A Curious Life
I wrote this piece a few weeks ago as homework for a training course on feature article writing. I had only 15 minutes to interview the person sitting next to me, one night to write it and a strict 500 word limit. The facilitator gave me a glowing review with very few mark-ups which boosted my confidence, but most importantly, I really enjoyed doing it. Building this simple story with only a few blocks was an unexpected thrill. This little piece was a turning point for me. I told my boss on skype a few days later that I want to start writing stories for Wycliffe as well, not just creating photo-stories. So I’m giving it some air time here on the blog. I hope you enjoy it.
Peta Lewin’s natural curiosity leads her on adventures of writing, travelling and parenting.
Why is petrol cheaper on Tuesdays? Do pokie machine profits really support the local community? Peta Lewin is curious. An aspiring writer, Lewin is seeking stories that investigate the heart of social issues. “I’ve always wanted to write, ever since I was at school,” muses Lewin as she reflects on her recent decision to take up writing again as a hobby. Now that her son is in the workforce, “I’ve decided to go back to where I left off,” she says.
Lewin starting writing copy for the clients of her burgeoning graphic design business in the 1980s and eventually took herself to university to “legitimise her writing,” as she puts it. Starting out on a communications degree with an Asian studies sub-major, Lewin graduated with just the opposite – an Asian studies degree with a communications sub-major. “I discovered this amazing love of all things Asian,” she explains as she gazes into the distance with a whimsical smile.
Lewin travels regularly throughout Southeast Asia to feed this infatuation and sites Bali as her most favourite destination. “I love Bali – I think it’s an amazing place when you don’t just skim the surface.” Recently returned from her second trip to celebrate her 50th birthday, Lewin ventured outside the normal tourist trails this time and got a glimpse of the rich culture of Balinese daily life. “I think if you do something a little bit risky, overseas, that’s the stuff you remember. You gain more if you don’t stick to the safe way of travelling.”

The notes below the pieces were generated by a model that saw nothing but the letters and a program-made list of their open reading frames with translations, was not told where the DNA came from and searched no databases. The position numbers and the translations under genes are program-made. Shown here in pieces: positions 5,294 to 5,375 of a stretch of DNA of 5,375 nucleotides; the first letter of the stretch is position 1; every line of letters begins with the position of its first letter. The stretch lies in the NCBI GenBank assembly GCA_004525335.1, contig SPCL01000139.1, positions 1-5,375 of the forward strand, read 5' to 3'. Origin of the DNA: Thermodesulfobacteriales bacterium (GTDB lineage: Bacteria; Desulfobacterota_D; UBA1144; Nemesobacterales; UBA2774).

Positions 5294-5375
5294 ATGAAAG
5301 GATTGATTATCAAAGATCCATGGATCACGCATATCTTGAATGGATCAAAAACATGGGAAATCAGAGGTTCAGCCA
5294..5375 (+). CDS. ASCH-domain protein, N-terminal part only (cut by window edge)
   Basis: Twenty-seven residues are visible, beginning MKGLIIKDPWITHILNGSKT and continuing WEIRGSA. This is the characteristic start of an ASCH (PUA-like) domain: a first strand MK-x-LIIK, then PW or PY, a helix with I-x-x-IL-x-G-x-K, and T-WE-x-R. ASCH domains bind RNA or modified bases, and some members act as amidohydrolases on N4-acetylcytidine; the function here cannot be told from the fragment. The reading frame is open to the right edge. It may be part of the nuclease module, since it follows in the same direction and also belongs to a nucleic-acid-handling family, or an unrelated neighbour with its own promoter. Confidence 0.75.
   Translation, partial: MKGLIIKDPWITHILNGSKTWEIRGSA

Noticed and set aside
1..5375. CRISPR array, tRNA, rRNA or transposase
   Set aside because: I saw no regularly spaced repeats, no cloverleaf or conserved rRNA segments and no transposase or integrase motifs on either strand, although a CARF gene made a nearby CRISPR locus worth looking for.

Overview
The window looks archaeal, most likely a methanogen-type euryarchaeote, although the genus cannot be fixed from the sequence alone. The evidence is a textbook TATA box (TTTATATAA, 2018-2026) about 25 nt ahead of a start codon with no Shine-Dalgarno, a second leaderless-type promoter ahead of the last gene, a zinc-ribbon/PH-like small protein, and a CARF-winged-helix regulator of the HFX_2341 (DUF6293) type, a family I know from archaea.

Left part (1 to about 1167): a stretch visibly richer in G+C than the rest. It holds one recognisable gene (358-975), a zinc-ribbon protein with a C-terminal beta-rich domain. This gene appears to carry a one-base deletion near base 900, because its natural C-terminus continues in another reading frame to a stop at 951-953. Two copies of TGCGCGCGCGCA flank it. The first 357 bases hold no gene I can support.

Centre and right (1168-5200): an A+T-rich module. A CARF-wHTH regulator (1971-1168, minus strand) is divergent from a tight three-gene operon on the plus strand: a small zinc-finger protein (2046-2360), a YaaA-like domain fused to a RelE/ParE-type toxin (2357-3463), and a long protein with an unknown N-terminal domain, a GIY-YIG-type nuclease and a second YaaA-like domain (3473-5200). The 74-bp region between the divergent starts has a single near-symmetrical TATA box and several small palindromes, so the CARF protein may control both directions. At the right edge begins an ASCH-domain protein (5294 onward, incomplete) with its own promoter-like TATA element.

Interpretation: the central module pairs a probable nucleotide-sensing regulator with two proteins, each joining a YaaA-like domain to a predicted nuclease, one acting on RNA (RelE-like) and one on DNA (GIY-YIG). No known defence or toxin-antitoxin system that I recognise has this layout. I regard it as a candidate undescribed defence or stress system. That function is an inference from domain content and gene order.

Indeed when he was just a toddler, Lewin’s curiosity took her son Sam on adventurous outings in Hong Kong while her (now ex-) husband ran errands for his import business. “We used to catch the ferries and travel third class with all the livestock,” she says with a laugh, “because it was really interesting looking at all the animals!” Lewin recalls attending the 10 year commemoration in Hong Kong for the Tiananmen Square massacre. “It was a little bit scary… I think we were the only white people there – listening to something we didn’t understand – they could have been inciting riots!”
Now a full time history and English teacher at McCarthy Catholic College in Emu Plains, Levin is looking forward to pursuing her love of the written word once more. She notes with a satisfied smile that her son Sam, now 19, is “really enjoying life so it actually frees me up quite a bit.” Sam, taking a break from study, works in a hotel not far from home in Faulconbridge in the Blue Mountains. “He’s just easy company in the house now – he’s grown up beautifully.”
Sitting on the floor with her arms around her knees, Lewin has the relaxed attitude of a teenager but the quiet confidence that comes with her years. She’s planning to attend the Bali writer’s festival later this year, remarking with glee, “Oh! I can do that now!” But she’s not leaving Sam behind. Lewin offered to share her hotel room if Sam paid for his own flights to come along. “It was a very quick ‘yes’!” Lewin laughs, “We get along really well.”